Wanting to change things up a bit, Outlaw 10.5 racer Dwayne James swapped out his twin turbocharged automatic combination for a gear-driven ProCharger and a Liberty five-speed. As everyone knows, this combo carries a steep learning curve, as well. As such, Dwayne still has a little to learn in mastering the clutch setup, but that doesn't keep him from having fun in the meantime. At zMax, Dwayne struggled only to get left behind by Conrad Scarry in Round 1. The combo shows promise but more testing is needed to iron everything out.
Pro Outlaw 10.5
Pro Outlaw 10.5
Speaking of a learning curve, it's safe to say Dan Millen and the Livernois Motorsports crew has his Outlaw 10.5 Mustang figured out. After lots of testing, Dan's turbocharged drive-thru machine now routinely runs in the 6s. Dan even cranked out a 6.85 at 209 mph in the heat to qualify No. 1 over Conrad Scarry and the rest of the Outlaw 10.5 field. Dan was able to keep the consistency going during eliminations as well, getting past Dan Millen in Round 1 and Conrad Scarry in the final.
With the heat, Don Burton's...
With the heat, Don Burton's nitrous-aspirated ride was the odds-on favorite to win. Leading up to the zMax event, Don had good success, and he hoped to carry that through the event. Well, Don made it to the final round, but we know he wanted the outcome to be different. He ran into problems against John MacDonald, who took the big win.
Super Street Outlaw
Super Street Outlaw
The Super Street Outlaw class was a little low on contestants at zMax with only five racers showing up to battle it out in the heat. As usual, John Urist jumped to the front of the line with a 7.40 at almost 195 mph, but a red-light start against Don Burton in the semis meant someone else would get a shot at victory at zMax. John MacDonald was looking for his first NMRA victory, and he took advantage of the opportunity by taking out Chris Tuten with a 7.54, earning him a spot in the final. John had the least problems in the final against Don Burton to take get his first NMRA victory. It wasn't pretty, but a win's a win.
Need a little extra room for...
Need a little extra room for the intake elbow on your Mustang racer? Check out the Scarry Crew's solution. Remember the Laser/Talon cars with the hump in the hoods to clear the DOHC 2.0 cam cover? Does it look familiar? It should, because that's what the crew used to clear the top of the twin-turbocharged, big-block engine. Evidently, the scoop does its job, allowing the engine to make use of every horsepower on the way to 6-second e.t.'s. Conrad qualified right on the heels of Dan Millen with a 6.96 at 208 mph. In the final, Conrad matched Dan Millen's reaction time, but as the two got down track, Conrad's ride got a little loose, forcing him to get out of the gas.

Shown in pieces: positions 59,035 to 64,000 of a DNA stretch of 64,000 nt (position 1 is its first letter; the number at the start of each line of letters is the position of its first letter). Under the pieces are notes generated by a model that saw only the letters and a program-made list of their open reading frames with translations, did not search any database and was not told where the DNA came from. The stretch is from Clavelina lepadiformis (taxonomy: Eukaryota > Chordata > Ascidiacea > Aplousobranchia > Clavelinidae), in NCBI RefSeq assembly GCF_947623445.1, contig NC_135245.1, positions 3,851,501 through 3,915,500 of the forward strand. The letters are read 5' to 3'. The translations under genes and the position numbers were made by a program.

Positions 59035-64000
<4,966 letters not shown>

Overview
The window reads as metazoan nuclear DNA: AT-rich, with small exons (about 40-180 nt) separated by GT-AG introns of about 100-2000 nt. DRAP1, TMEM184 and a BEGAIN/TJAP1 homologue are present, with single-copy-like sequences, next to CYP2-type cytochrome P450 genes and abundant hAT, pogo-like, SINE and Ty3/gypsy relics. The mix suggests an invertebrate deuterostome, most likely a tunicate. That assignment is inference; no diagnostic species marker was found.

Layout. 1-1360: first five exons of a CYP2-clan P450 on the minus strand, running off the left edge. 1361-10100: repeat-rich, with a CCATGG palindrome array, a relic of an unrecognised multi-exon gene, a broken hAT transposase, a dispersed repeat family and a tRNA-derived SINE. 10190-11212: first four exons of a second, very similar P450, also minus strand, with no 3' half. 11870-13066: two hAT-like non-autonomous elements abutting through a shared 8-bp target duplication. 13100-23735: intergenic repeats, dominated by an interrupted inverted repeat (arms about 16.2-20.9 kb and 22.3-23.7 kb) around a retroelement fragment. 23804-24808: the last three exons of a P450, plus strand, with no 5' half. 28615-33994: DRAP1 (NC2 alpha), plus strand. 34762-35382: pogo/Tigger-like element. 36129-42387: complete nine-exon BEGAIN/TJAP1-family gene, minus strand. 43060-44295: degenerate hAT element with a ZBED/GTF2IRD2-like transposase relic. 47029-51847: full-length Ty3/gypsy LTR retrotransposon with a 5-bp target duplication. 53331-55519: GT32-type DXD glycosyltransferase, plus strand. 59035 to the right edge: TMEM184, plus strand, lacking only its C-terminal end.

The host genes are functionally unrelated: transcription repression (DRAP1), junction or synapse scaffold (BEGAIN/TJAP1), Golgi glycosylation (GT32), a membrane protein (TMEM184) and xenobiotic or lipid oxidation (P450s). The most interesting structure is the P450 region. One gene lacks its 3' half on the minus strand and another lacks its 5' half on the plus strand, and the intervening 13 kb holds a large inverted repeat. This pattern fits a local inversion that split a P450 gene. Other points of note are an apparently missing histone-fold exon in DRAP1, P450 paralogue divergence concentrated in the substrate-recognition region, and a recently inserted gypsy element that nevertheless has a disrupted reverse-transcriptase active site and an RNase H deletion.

The Carolina heat wasn't doing any favors for the supercharged crowd, so we assumed zMax provide an opportunity for the nitrous guys to snake a victory or two. South Carolina's Brian Tuten is used to racing in the heat, but his qualifying effort was a little off with an 8.70 at 156 mph. Evidently, Brian had the rest of the EFI Renegade class a little startled. Either that or there really was something to the popular theory that the reflection from competitors' front wheels were causing red-light starts. It seemed every racer in the left lane suffered a red-light start, but Brian chose the right lane and sure enough, his competition redlit each round, including the final.
Enzo Pecchini has been sneaking...
Enzo Pecchini has been sneaking up on the tune-up with his Fox coupe for a few races now, but he and Tim Lyons had to work double time to figure out the track at zMax. For Sunday's eliminations, the two had a better handle on the launch, and a first round 8.35 pass to get past Sean Lyon showed promise. An 8.23 against Matt Bell in Round 2 showed the team was heading in the right direction. However, they went a tad far with the tune-up in the final, handing the win to Dave Guy.
Larry Hourcle's qualifying...
Larry Hourcle's qualifying effort was also an 8.70, but it was with a 4, while Brian Tuten's 8.70 came with a 6. While Brian runs with the juice, Larry utilizes a Vortech supercharger to make the power. Larry made it out of the first round against Chad Almandinger thanks to a red light and got past Bart Tobener in the semis. However, the red-light bug bit Larry in the final, handing the win to Brian Tuten.